(A.k.a. KILIC ASLAN; LION MAN)
Solomon is the King of the land, his peaceful regime just destined to be overturned sometime soon by a rebellious element. Sure enough, that opposition arrives swiftly in the form of Antuan (Yildirim Gencer), his terrorist army and a conniving would-be princess (Aynur Aydan).
The King stands to fight but ushers away his young princess bride Almunia to safety. As the battling continues in spectacular style, she embarks into the forestry in a bid to save her young son. Alas, she's killed shortly afterwards. Fortunately her new son is raised by a pride of lions - yes, you read that right - and grows into the formidably strong Sah (Cuneyt Arkin).
Sah has but one thing on his mind: avenging his father's murder. Because, you know, he's somehow aware of what happened in his infancy and subsequent upbringing by animals in the wild. Equipped with claws for hands (don't ask), he sets about returning to his father's former kingdom and restoring peace by wiping out Antuan's brutal regime. But he'll have to fight off the latter's armies first ...
Does that sound ridiculous? If not, I haven't done a proper job. Because THE SWORD AND THE CLAW - arguably best-known to English-speaking audiences as LION MAN - is utterly fucking preposterous. In the most entertaining way.
THE SWORD AND THE CLAW is Turkish cinema at its most lively. And if you fondly remember the titles released on DVD a few years back by the sadly defunct Onar Films, you'll have a fair idea of what to expect. No-budget cinema, shot on film, with some of the most outrageous acting, fashions, dialogue and combat scenes known to man.
Atrocious dubbing, relentless pacing, ugly cinematography and editing, banal dialogue, crazy choreography, a complete absence of logic ... this is what the initiated are in for. And if you're in the right frame of mind, you will absolutely ADORE it.
Every stupid grunt and facial expression from Arkin is amiably bad. This is Z-grade cinema of the most appealing order. It's tough to say much more: the technical merits cannot be assessed as they normally would, because it's their lack of proficiency which make something like THE SWORD AND THE CLAW so endlessly enjoyable.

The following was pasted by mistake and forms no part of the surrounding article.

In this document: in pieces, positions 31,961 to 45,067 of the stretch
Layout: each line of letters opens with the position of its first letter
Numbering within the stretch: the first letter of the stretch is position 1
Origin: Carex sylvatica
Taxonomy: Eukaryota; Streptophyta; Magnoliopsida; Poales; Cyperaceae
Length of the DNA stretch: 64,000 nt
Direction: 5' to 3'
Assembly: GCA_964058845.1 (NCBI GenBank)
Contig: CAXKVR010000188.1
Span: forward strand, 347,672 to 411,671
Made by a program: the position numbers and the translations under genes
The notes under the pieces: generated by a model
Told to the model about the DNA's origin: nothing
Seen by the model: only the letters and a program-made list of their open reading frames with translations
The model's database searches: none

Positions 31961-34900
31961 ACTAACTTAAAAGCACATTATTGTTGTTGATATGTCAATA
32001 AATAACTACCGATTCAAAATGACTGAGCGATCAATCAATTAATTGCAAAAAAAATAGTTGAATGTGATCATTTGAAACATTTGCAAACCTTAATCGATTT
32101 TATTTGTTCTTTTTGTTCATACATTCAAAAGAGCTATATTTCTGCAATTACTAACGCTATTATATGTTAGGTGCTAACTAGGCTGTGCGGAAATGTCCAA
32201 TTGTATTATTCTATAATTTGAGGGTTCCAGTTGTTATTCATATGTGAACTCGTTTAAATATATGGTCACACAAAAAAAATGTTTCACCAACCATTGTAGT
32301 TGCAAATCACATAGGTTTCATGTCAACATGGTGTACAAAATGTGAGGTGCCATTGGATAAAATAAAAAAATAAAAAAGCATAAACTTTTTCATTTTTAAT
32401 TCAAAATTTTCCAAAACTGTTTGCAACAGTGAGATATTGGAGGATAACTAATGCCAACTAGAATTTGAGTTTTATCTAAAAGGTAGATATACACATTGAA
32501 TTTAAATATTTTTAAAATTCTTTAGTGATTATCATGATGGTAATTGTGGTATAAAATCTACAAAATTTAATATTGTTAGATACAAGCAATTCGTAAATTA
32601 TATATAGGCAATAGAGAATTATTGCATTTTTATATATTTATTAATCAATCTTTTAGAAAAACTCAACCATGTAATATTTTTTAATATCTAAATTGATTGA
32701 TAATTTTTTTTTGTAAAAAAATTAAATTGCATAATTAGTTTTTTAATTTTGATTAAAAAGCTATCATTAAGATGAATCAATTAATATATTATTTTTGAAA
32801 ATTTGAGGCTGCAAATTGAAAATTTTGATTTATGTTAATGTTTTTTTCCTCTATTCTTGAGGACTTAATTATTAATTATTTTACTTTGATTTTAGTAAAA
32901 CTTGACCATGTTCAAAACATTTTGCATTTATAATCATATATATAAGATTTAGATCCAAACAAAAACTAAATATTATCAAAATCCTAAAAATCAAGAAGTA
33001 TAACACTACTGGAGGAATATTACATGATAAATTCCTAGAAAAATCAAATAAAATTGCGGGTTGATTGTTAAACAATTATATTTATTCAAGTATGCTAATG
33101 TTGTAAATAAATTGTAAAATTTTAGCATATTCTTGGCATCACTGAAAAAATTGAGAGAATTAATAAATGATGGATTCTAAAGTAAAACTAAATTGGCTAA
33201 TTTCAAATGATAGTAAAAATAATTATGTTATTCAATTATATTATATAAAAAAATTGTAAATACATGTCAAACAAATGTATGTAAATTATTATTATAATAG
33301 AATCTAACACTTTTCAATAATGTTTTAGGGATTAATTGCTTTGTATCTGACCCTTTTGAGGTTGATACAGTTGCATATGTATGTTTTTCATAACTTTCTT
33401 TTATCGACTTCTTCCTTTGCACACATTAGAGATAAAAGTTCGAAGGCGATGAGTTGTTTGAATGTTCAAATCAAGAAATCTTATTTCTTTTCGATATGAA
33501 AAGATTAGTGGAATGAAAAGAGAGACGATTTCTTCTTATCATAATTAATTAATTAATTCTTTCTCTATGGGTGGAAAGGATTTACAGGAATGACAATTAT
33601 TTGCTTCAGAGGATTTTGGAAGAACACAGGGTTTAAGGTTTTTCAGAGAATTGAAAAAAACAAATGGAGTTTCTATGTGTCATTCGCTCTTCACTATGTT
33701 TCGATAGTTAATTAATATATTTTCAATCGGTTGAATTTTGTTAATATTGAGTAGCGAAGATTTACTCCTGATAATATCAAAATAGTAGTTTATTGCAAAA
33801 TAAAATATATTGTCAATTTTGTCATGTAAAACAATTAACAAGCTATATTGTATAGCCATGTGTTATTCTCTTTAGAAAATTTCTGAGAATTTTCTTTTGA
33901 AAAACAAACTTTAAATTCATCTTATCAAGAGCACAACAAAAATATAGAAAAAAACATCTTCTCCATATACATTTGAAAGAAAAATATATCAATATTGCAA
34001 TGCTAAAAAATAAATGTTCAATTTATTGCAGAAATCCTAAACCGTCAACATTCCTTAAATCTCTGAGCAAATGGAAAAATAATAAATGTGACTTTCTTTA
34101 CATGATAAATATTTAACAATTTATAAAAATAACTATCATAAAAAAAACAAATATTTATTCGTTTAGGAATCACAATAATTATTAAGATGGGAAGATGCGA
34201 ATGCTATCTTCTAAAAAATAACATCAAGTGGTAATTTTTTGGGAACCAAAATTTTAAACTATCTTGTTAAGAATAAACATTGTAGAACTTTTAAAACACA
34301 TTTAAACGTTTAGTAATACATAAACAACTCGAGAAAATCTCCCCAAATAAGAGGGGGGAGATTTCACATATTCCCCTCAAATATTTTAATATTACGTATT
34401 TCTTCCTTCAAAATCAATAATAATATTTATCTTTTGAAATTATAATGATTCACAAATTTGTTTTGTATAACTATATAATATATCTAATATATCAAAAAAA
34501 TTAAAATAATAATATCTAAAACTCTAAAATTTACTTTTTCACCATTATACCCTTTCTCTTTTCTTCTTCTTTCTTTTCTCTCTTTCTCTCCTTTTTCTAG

THE SWORD AND THE CLAW makes its worldwide premiere on blu-ray thanks to the combined efforts of MVD Visual Entertainment and the American Genre Film Archive (AGFA).
The film's 1.78:1 presentation is accurate and fully uncut at 87 minutes and 38 seconds in length. It boasts of being a new 4K scan from the "only 35mm theatrical print in existence". Which is an early warning not to expect miracles. Indeed, there is a lot of wear and tear in evidence here - most notably during the film's opening moments. It does settle somewhat once we're a couple of minutes in, but it's only fair to forewarn prospective viewers not to anticipate a pristine, sharp playback here. Scratches, pops, print damage, hairs, discolouration ... prepare yourself for an authentic, grindhouse-style worn print, and you won't be far off. Having said that, colours are surprisingly vivid for the most part and there's an undeniable deep, filmic quality to be felt throughout. The 1080p transfer is housed on this disc as an MPEG4-AVC file.
English dubbed audio is presented in a reliable, frills-free DTS-HD Master Audio mix.
MVD Visual's region-free blu-ray disc opens to a lively animated main menu page.
The scene selection menu is playfully entitled "Choose a Weapon", allowing access to the film via 6 chapters.
"Claw-abiding" extras begin with a bonus movie in the form of 1981's BRAWL BUSTERS. This is actually a Chinese outing, originally entitled SA-DAE-TONG-IUE-MOON if the sole IMDb entry for this title is to be believed. It comes replete with some of the most enjoyably horrendous English dubbing I've seen in aeons. What makes the dub-track even better/worse is the fact that the voiceovers have an unnatural echoey effect to them, often making them sound like they were recorded in someone's toilet.
The plot, if that's the right word, seems to centre on a young woman seek to claim for revenge for her father's murder. But this is essentially one ludicrously-staged fight scene after another, usually accompanied with hilariously macho dialogue and plentiful supernatural leaps during warfare. It makes no sense whatsoever and is rather mechanically shot. Still, it's entertaining hokum.
The 2.35:1 picture is presented in 1080p, a fresh2K scan having been struck from an original theatrical print. An incredibly worn, scratch-filled print at that. Still, colours are bold and images are always clear enough to enjoy the madness. English audio is, well, echoey ...
We also get a 10-minute preview reel which includes trailers for ARGOMAN: THE FANTASTIC SUPERMAN, SUPERARGO AND THE FACELESS GIANTS, THE THREE SUPERMEN, THE 3 SUPERMEN IN THE WEST and THE SUPERGIRL OF KUNG FU.
This set also comes with handsome double-sided clover artwork.
A wonderful double-bill of so-bad-they're-good movies in (amazingly) HD.
Review by Stuart Willis
|Released by American Genre Film Archive|